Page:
Of all the things in the world, one would hope that a newspaper in the United States, something that fundamentally lives and dies on the country’s freedom from tyranny and fascism, would support freedom of speech over, say, fascism. But The New York Times, possibly celebrating the 31st anniversary of the student uprising in Tiananmen Square, decided to run a wildly fascistic op-ed from Republican Sen. Tom Cotton of Arkansas. The op-ed titled “Tom Cotton: Send In The Troops,” really says it all. Cotton has been pressing for Donald Trump to employ the military to squash racial injustice protests erupting throughout the country, going so far as to name check the 101st Airborne Division as a good unit to enforce this decidedly anti-American and anti-First Amendment attack.
New York Times staffers slammed the decision, leading to publisher A.G. Sulzberger offering a weak-sauce defense using the buzzword “diversity.” In a letter to staffers, Sulzberger reportedly said the opinion section of the Times “provide readers a diversity of perspectives,” but more importantly—and this is key—he claimed that the opinion section does have criteria for the argument being made: “they need to be accurate, good faith explorations of the issues of the day.” This is an interesting thing to say, especially after publishing Sen. Tom Cotton’s fact-free screed of authoritarian fear-mongering.
As The Washington Post points out, Cotton asserts all kinds of things that even the Times itself has debunked. For example, the bloviated claims by Trump officials and people like Cotton that antifa elements have been the wide cause of looting and property damage connected to the protests going on across the country. Responses to the Times decision to give air to Cotton’s scary military fever dream came hard and fast, from New York Times reporters of color to virtually anyone not into fascism as a thing we should be trying to support in our country.
It’s also important to understand why running transparent fascistic bullshit is antithetical to news reporting. As The New York Times staff itself reports, sourced by way of New York Times’ staff, fascism is terrifying to people who investigate the news and to the sources they depend on for information.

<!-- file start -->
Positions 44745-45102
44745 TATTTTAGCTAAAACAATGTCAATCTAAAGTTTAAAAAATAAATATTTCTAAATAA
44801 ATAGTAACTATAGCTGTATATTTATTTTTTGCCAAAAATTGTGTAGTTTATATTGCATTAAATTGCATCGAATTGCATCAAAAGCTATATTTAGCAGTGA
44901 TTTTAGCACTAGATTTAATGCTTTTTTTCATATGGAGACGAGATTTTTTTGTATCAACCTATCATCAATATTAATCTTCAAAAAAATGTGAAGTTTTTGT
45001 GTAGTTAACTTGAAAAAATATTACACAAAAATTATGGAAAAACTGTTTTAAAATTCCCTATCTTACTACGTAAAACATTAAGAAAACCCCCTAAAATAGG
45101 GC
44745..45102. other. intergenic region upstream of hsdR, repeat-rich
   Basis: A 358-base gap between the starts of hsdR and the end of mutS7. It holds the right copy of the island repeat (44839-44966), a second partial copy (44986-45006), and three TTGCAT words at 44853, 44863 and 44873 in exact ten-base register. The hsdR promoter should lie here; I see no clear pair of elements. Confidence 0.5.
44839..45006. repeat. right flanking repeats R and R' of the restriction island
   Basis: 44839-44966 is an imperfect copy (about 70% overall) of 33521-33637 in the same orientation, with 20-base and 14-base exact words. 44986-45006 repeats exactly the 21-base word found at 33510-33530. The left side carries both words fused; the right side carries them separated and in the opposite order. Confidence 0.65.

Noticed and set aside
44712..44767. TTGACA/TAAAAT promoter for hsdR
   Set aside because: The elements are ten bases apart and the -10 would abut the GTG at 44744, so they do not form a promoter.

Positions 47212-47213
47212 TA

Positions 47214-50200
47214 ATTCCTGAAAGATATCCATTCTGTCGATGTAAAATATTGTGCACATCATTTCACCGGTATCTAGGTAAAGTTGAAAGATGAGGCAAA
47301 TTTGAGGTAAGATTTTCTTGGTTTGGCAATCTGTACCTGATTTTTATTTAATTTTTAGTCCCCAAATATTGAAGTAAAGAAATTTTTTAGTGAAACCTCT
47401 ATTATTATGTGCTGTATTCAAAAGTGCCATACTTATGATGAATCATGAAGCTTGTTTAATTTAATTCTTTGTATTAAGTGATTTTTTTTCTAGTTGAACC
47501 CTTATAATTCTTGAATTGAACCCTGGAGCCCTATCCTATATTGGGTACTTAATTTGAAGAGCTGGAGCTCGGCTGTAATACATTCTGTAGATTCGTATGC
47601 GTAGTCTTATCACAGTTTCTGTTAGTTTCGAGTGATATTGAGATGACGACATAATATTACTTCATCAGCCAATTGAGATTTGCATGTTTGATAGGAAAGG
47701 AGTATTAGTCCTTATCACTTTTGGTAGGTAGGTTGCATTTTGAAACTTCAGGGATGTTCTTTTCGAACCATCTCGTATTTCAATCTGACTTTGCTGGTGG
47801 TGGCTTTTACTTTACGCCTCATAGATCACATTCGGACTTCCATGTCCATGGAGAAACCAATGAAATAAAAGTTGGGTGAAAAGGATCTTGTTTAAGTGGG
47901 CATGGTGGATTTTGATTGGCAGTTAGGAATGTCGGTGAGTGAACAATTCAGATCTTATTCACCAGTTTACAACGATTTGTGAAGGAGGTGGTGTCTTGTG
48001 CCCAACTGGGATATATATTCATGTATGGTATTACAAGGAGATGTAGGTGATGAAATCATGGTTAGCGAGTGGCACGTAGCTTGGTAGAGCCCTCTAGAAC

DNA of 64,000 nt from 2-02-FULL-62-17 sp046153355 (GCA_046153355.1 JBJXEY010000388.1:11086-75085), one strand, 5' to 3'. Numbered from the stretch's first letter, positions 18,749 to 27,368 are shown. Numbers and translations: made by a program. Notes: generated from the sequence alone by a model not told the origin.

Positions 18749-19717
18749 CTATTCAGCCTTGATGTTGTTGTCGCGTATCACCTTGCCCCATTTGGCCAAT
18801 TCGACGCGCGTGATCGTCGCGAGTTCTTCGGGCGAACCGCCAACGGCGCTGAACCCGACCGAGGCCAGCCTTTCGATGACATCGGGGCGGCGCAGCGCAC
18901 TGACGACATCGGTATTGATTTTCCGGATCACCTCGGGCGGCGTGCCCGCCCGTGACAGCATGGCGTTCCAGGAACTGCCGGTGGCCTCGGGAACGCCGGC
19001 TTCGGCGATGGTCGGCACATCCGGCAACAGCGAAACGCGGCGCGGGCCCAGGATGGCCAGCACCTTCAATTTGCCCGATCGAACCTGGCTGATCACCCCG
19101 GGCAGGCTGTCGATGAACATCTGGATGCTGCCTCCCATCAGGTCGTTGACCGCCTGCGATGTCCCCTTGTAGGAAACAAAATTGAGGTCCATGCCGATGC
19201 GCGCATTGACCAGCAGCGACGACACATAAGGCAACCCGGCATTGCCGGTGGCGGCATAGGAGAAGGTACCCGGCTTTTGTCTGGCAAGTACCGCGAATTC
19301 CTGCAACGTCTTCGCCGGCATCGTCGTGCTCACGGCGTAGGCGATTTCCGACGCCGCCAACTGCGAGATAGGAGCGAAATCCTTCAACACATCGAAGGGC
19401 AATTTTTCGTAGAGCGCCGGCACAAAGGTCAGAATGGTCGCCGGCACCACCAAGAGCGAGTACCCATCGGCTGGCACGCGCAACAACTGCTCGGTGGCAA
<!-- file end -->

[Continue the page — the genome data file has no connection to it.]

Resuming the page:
Three Times journalists, who declined to be identified by name, said they had informed their editors that sources told them they would no longer provide them with information because of the Op-Ed.
It is also a racist performance piece by Cotton, and New York Times staffers across the board saw it for what it was.
Tom Cotton is what would happen if Mr. Smith, after going to Washington, became corrupted by the money system, sold his soul to the devil, and then went bananas cuckoo for fascism. But New York Times editorial page editor James Bennet decided to defend his decision by mostly talking about cool things the Times has done, and then equating Cotton’s op-ed to part of the Times “exploration of these issues.” People responded with a similar exploration of their own.
And as writer Sarah Rose pointed out, in The New York Times’ defense, they have a history of heavy flirting with fascism.
That’s an article from 1941. To put this in perspective, Mein Kampf was originally published in 1925 with English versions in circulation in the late 1930s. So a 1941 New York Times article publishing excerpts from it seems to be the tradition Bennett and others are deluding themselves with.
I also wanted to throw this in here to be mean to Tom Cotton.
Finally, if the criteria that needs to be met is so low, then at the very least one could print this much-higher standard-of-evidence opinion piece.
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